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NU Marketing Losses Escalate; Plans Divestiture of Generation, Retail Marketing

Northeast Utilities (NU) reported a third quarter 2005 loss of $94.5 million, or $0.73 per share, compared with a loss of $7.9 million, or $0.06 per share, in the third quarter of 2004 with much of the loss attributed to unfavorable mark to market results in its competitive energy wholesale marketing and services businesses which it plans to divest. The company also announced it was working on other divestitures of unregulated business units.

NU Enterprises Inc. (NUEI), the holding company for Select Energy marketing and NU's other competitive businesses, lost a total of $129.6 million in the third quarter of 2005 and $344.1 million in the first nine months of 2005, compared with losses of $43 million in the third quarter of 2004 and $20.2 million in the first nine months of 2004. Third quarter results in both 2005 and 2004 were significantly affected by the marking to market of Select Energy's wholesale energy positions.

Charles Shivery, NU chairman, attributed the 2005 losses to marking to market the longer-term wholesale electricity contracts and to heavy electric loads in the summer of 2005 that required Select Energy to purchase additional energy supplies at higher than projected price levels.

NU on Monday said it will divest its other competitive businesses -- generation and retail marketing -- to focus entirely on its regulated transmission, distribution and generation operations. The company expects to complete the sales by the end of 2006, and will apply net sale proceeds to debt reduction and capital investment in its regulated businesses.

NU's 1,440 MW of competitive generation are located in Massachusetts and Connecticut and include approximately 1,110 MW of pumped storage units, approximately 165 MW of conventional hydroelectric generation, 145 MW of base load coal-fired generation, and about 20 MW of combustion turbine peaking generation. "We expect these units to attract considerable interest," said Shivery.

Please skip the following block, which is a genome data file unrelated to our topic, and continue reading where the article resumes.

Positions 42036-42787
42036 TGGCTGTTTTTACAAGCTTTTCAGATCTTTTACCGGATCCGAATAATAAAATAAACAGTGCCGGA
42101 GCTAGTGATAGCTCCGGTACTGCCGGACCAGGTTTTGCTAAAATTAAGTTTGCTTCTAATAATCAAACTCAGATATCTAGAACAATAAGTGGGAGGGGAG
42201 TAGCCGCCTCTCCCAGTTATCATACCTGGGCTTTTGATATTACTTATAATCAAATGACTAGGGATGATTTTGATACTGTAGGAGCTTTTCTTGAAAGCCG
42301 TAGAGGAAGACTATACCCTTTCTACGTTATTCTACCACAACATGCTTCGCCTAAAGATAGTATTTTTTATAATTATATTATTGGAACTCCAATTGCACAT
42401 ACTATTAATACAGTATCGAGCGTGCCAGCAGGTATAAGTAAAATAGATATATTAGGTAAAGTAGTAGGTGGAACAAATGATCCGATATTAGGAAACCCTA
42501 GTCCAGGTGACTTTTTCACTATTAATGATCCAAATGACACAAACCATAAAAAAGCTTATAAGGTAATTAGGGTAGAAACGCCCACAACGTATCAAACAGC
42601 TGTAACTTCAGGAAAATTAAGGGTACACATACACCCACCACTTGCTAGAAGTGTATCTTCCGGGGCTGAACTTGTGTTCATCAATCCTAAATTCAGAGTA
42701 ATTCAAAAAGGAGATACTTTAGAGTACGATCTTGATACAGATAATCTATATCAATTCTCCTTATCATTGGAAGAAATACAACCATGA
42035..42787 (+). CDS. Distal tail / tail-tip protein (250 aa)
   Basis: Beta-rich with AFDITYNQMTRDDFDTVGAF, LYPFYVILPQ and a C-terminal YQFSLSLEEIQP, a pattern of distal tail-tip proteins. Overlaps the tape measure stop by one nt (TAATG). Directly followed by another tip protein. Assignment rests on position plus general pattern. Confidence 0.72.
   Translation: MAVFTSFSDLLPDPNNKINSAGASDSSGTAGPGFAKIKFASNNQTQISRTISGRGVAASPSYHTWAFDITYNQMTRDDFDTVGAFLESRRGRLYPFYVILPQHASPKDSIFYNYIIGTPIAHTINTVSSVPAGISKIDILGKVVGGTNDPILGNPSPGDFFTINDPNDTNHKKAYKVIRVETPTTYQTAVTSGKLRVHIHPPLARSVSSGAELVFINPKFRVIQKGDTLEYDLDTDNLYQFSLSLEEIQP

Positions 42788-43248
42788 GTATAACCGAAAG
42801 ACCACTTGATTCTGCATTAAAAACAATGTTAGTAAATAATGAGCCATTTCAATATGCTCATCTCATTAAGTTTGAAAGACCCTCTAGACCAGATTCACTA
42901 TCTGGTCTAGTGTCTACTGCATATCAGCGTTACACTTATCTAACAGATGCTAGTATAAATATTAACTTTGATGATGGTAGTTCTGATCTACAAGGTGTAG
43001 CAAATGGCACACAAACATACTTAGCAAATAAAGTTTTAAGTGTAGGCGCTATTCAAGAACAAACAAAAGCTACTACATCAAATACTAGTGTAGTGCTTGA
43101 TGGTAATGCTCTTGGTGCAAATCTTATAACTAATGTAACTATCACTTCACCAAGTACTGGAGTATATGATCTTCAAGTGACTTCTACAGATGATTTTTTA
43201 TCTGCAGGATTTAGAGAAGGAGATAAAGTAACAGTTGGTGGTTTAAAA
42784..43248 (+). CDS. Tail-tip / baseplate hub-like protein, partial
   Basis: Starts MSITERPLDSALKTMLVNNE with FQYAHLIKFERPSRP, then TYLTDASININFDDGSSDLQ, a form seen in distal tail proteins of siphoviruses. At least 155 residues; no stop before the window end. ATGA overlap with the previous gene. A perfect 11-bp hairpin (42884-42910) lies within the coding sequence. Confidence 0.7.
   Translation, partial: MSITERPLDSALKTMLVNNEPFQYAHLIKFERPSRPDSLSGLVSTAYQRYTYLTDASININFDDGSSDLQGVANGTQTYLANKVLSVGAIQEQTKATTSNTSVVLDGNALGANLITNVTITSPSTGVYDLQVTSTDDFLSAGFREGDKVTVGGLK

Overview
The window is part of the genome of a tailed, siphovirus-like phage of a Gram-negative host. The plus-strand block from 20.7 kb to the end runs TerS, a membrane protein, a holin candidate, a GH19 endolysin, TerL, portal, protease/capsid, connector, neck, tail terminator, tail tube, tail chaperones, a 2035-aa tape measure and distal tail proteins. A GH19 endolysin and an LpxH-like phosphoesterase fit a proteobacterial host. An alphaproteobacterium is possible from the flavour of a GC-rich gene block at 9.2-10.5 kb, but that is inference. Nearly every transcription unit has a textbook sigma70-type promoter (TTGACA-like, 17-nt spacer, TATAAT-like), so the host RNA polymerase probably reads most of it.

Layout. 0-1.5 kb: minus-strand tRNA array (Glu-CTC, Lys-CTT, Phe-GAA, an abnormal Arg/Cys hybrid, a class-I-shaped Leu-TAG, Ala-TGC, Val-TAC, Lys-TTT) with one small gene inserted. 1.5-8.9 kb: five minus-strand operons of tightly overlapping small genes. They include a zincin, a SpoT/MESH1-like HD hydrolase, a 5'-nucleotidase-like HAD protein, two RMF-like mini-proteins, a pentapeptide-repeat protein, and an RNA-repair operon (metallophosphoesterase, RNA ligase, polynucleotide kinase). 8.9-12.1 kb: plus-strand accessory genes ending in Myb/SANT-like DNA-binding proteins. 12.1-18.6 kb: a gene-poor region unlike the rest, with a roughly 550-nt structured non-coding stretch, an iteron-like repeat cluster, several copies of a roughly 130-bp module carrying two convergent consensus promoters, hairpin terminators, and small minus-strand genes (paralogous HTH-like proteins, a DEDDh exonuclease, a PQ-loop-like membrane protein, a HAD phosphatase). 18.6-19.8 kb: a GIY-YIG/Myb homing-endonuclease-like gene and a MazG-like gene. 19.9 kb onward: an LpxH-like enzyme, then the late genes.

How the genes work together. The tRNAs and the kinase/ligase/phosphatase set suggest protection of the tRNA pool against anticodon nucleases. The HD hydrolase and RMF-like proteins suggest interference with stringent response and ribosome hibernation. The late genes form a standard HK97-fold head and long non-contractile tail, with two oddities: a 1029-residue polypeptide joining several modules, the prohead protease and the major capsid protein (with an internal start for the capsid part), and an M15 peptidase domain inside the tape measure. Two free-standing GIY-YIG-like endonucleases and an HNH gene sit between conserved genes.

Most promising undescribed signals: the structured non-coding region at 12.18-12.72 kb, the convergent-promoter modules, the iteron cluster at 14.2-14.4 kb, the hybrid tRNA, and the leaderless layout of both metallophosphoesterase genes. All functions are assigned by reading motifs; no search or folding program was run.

NU will retain nearly 1,200 MW of regulated generation located in New Hampshire, which cost-effectively serves customers of its Public Service Company of New Hampshire (PSNH) subsidiary.

NU's decision to divest two of its four competitive business lines -- wholesale marketing and energy services -- was announced in March 2005, and NU said it has since made significant progress in implementing that decision. Shivery reported that accomplishments since that date include:

NU's four competitive businesses, all of which are now slated for divestiture, are retail marketing, wholesale marketing, energy services, and competitive generation. As previously indicated, retail marketing results were negatively impacted by a requirement to account for the sourcing of its customers' electric requirements at current market prices for sales contracts signed in the past at lower prices. This was necessitated by the fact that the source of those contracts, wholesale marketing, is being divested.

As a result, a first quarter 2005 gain on those retail contracts of $59.9 million was recorded, but second and third quarter 2005 results were negatively affected. In the third quarter of 2005, that factor lowered retail marketing results by approximately $19.6 million. Absent that impact, retail marketing earned $1.1 million in the third quarter of 2005 and $3.9 million in the first nine months of 2005.